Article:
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A New Law Supercharged Electric Car Manufacturing, but Not Sales

A New Law Supercharged Electric Car Manufacturing, but Not Sales

President Biden’s signature climate law has stimulated a surge of investment in electric vehicle production across the country, including tens of billions of dollars on battery plants across the South and new assembly lines near the Great Lakes. Based on early evidence, it is succeeding at a goal that economists have long considered difficult and costly: using the power of government to rapidly grow a new industry.

That growth could prove crucial for the other side of the electric vehicle equation: enticing more consumers to buy them. That’s because Mr. Biden’s law effectively hitches the future affordability of electric vehicles to automakers’ willingness to source and build them in the United States.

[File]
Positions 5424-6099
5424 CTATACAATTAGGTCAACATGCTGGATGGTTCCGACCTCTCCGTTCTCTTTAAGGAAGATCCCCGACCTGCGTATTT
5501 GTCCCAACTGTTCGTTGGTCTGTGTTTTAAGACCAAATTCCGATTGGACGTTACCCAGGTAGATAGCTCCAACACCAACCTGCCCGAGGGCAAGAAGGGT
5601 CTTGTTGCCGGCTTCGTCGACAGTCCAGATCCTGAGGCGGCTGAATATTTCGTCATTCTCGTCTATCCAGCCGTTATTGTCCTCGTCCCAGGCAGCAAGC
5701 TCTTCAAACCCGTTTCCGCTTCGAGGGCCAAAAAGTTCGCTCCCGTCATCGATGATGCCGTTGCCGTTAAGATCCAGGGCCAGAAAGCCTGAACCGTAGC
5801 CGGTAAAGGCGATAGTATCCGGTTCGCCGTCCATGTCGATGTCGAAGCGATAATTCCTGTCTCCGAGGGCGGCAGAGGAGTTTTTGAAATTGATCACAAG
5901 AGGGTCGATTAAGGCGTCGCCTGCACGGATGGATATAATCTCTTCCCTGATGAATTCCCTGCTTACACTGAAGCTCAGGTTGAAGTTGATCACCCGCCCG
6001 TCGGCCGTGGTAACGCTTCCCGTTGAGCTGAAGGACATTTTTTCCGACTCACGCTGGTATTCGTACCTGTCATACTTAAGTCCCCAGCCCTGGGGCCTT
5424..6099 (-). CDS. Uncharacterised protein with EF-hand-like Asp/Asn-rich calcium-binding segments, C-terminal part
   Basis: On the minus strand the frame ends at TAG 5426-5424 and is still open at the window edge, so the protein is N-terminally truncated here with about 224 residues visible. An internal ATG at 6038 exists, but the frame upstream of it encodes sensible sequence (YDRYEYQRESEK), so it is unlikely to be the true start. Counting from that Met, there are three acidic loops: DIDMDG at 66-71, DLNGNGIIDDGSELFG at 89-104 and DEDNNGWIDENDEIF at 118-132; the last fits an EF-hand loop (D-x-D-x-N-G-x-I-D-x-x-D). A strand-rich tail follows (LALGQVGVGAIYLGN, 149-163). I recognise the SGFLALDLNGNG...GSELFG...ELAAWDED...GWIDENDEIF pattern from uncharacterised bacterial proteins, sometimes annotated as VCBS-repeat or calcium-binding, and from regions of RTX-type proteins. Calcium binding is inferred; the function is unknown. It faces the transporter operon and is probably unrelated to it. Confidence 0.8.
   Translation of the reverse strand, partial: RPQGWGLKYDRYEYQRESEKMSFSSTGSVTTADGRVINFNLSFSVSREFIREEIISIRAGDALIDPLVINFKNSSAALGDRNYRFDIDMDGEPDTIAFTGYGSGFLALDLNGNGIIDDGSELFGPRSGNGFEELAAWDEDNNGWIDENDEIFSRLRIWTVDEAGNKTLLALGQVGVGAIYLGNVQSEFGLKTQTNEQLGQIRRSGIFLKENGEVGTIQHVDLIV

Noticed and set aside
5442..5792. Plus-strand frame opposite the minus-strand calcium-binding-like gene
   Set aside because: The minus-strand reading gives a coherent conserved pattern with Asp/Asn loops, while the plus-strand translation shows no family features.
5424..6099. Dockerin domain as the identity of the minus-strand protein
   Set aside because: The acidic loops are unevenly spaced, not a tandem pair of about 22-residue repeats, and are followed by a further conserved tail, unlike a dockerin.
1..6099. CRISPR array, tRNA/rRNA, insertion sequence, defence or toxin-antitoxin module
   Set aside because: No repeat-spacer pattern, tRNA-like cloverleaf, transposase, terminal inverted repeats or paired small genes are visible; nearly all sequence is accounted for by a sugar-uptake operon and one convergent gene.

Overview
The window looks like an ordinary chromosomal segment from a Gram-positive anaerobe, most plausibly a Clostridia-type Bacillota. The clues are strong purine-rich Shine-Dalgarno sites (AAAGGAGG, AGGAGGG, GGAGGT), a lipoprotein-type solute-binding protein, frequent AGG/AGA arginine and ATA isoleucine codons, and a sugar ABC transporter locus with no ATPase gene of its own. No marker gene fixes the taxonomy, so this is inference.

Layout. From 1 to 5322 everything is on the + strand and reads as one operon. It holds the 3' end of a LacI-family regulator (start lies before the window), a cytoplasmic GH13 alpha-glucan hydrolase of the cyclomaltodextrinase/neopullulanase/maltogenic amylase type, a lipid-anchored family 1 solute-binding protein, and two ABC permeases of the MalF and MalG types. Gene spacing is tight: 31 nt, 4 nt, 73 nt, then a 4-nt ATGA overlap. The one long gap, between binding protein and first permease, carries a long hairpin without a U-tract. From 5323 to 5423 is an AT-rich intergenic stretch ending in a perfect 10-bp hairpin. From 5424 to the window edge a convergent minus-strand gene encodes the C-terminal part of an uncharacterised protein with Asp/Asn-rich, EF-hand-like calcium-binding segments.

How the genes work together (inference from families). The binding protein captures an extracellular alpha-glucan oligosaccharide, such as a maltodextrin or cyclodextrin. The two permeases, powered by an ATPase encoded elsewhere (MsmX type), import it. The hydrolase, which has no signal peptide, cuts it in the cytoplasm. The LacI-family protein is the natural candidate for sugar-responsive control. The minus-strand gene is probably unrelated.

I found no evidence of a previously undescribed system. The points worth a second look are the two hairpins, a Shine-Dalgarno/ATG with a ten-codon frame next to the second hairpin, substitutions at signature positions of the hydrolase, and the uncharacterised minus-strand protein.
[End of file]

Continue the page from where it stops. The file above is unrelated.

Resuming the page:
For now, the climate law has not drastically affected trends in electric vehicle sales. Americans are poised to buy one million electric cars and trucks for the first time this year, continuing a steady trend of increased market share for electric vehicles that began years ago.

The law’s most pronounced immediate effect on the consumer market appears to be unintended: driving many electric car shoppers to lease vehicles instead of buying them. That’s because a Treasury Department regulation enables auto dealers to avoid the law’s made-in-America requirements for cars that they buy and then lease to customers. That allows shoppers to effectively reap the full benefits of the federal tax break for models that otherwise would not qualify.

Still, analysts say, electric vehicle sales are projected to jump sharply under the right conditions. Automakers would need to continue to invest in battery and assembly plants. Administration officials must speed the deployment of charging stations meant to ease the logistics of owning and driving an electric vehicle.

Mr. Biden is trying to jump-start the electric vehicle market as the global transition to cleaner fuels is accelerating more quickly than expected. That includes the switch to electric vehicles, which are a cornerstone of efforts to reduce emissions in the sector of the U.S. economy that emits the most greenhouse gases: transportation. Government policy missteps could slow or stall that growth.